Family & Divorce Lawyers in Kamloops

Divorce, separation, child custody, and other family law issues can be emotionally draining and frustrating. At Martin & Martin Lawyers, we can help alleviate some of that stress by providing professional legal support so you can fight effectively for your rights. 


Our family and divorce lawyers in Kamloops can help with:


We also encourage anyone facing distressing family issues to get help now by contacting a resource in the Kamloops community. Call 9-1-1 now if you are in immediate danger.

Family law often involves people closest to you. Therefore, emotions can run high. Family law is an area of practice that requires compassion, empathy, and patience. As experienced family law and divorce lawyers in the Kamloops area, we strive to make your experience easier. Contact us now.

Early Resolution of Family Law Disputes

Taking family law issues to court can be time-consuming as well as financially and emotionally costly. It can be easier for conflicting parties to settle disputes out of court.

Here are some advantages to early resolution:

  • By solving a problem on your own, early resolution helps preserve family relationships
  • Compiling evidence can be expensive
  • Mediation: A neutral third-party mediator can be used to constructively reach a decision
  • Arbitration: This is a formal technique that is similar to the court environment but avoids the costly expense of a court; instead, a private arbitrator is hired to make a decision based on evidence submitted by each party
  • When a case is resolved out of court, the decision-making authority lies with the disputing parties; in a court, the judge (with limited knowledge of the situation) has the authority to make any decision based on how they perceived the evidence


For more information about mediation, arbitration, and settling outside of court, please contact us for professional legal support.

Family Law Agreements

Family law agreements can give both parties of the relationship clarity in regard to division of assets, debt, support, and household management. There are family law agreements for partners before marriage, married couples, and couples about to be separated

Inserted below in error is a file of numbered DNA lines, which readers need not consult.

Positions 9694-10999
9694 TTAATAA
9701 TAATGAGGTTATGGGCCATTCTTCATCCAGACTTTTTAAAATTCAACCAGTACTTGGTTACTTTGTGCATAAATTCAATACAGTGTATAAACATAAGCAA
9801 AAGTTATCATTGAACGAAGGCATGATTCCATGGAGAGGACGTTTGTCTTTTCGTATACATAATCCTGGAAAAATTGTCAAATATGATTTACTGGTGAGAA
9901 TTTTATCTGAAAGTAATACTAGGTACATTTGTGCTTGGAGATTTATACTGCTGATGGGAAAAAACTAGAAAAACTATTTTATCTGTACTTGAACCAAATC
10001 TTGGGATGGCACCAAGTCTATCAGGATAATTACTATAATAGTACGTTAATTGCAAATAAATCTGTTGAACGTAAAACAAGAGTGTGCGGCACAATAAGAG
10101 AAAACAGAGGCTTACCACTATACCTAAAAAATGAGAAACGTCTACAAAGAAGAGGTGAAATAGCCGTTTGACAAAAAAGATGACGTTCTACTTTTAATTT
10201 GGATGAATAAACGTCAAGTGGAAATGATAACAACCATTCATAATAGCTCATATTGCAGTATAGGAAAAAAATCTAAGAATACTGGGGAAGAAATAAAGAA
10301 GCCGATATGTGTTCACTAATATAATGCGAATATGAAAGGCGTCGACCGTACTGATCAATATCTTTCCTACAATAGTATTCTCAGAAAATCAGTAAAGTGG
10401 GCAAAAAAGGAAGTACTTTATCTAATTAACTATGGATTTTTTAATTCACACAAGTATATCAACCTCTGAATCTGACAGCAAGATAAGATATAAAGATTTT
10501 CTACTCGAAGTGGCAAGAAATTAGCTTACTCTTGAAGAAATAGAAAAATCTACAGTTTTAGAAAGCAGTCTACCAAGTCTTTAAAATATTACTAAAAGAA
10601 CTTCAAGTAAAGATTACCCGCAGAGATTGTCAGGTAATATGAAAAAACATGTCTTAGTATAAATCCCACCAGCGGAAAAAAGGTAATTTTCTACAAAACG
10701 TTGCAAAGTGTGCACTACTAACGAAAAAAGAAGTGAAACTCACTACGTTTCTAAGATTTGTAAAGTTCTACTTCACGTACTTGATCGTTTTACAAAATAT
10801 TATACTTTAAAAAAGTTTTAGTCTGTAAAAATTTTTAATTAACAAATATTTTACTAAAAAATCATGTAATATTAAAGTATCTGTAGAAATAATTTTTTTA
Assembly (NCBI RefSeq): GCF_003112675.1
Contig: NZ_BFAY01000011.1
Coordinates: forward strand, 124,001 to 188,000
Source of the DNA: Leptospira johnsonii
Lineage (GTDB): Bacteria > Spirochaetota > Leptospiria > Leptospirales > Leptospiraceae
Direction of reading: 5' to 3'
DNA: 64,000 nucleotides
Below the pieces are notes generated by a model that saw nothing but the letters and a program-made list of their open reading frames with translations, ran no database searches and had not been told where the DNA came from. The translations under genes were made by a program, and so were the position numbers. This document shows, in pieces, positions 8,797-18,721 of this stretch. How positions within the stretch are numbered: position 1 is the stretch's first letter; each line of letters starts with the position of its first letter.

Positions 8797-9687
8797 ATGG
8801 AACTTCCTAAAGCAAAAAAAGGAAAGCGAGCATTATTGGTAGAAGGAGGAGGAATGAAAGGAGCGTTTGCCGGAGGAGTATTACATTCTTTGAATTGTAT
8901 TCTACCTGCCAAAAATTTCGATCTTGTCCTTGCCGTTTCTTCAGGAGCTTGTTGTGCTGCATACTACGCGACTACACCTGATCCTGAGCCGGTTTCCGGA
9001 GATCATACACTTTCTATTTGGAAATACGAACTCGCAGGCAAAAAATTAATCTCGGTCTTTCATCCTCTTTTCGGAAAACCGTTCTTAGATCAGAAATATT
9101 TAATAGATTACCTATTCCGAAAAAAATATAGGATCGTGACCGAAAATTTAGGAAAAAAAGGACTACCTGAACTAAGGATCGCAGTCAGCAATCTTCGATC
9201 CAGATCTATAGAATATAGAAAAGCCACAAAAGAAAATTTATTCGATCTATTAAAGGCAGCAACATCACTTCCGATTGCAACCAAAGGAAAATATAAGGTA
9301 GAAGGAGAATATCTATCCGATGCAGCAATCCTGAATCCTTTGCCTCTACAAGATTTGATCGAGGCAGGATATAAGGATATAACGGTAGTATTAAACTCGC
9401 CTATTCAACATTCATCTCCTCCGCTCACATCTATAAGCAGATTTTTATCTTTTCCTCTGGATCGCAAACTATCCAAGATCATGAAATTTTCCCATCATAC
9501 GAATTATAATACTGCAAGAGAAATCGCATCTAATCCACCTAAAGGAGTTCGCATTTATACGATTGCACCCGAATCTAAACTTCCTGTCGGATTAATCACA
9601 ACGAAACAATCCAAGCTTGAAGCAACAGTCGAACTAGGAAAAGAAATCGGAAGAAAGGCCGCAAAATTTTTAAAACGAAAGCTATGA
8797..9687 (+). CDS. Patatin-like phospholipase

Prenuptial Agreements

A prenuptial agreement is used to detail what should happen to each partner’s assets in the event of divorce. Prenuptial agreements can also include:

  • Clarifying each party’s right to claim property brought into the marriage and property bought during the marriage, such as a new house
  • Agreements on inheritances or windfalls and whether these should be shared or kept separate
  • How household chores and expenses will be divided during the marriage
  • How retirement savings will be handled
  • Clarifying each person’s responsibility for children brought into the marriage or born of the marriage
  • Spousal support
  • It is important the Prenuptial Agreement be carefully drafted, and appropriately considered by each party, to guard against every material eventuality that could adversely affect the parties. A regular review of the Prenuptial Agreement throughout the marriage is an important mechanism to ensuring the Agreement remains fair and thus will be upheld in the future, if the parties separate.


Some people find prenuptial agreements unromantic, or that they are only done by partners who don’t trust each other. Other people find prenuptial agreements empowering because partners work together to find agreements both are happy with. If one partner has significantly more assets, it may also give them more peace of mind.


Marriage Agreements

Marriage agreements are similar to prenuptial agreements, except they are usually completed shortly after the marriage. Marriage agreements also set out agreements on division of assets, responsibilities, and property.


Cohabitation Agreements

Cohabitation agreements are also similar to marriage and prenuptial agreements. They detail the rights and responsibilities of each party before or shortly after moving in together. They can cover what happens if and when they marry, or the event that the relationship ends.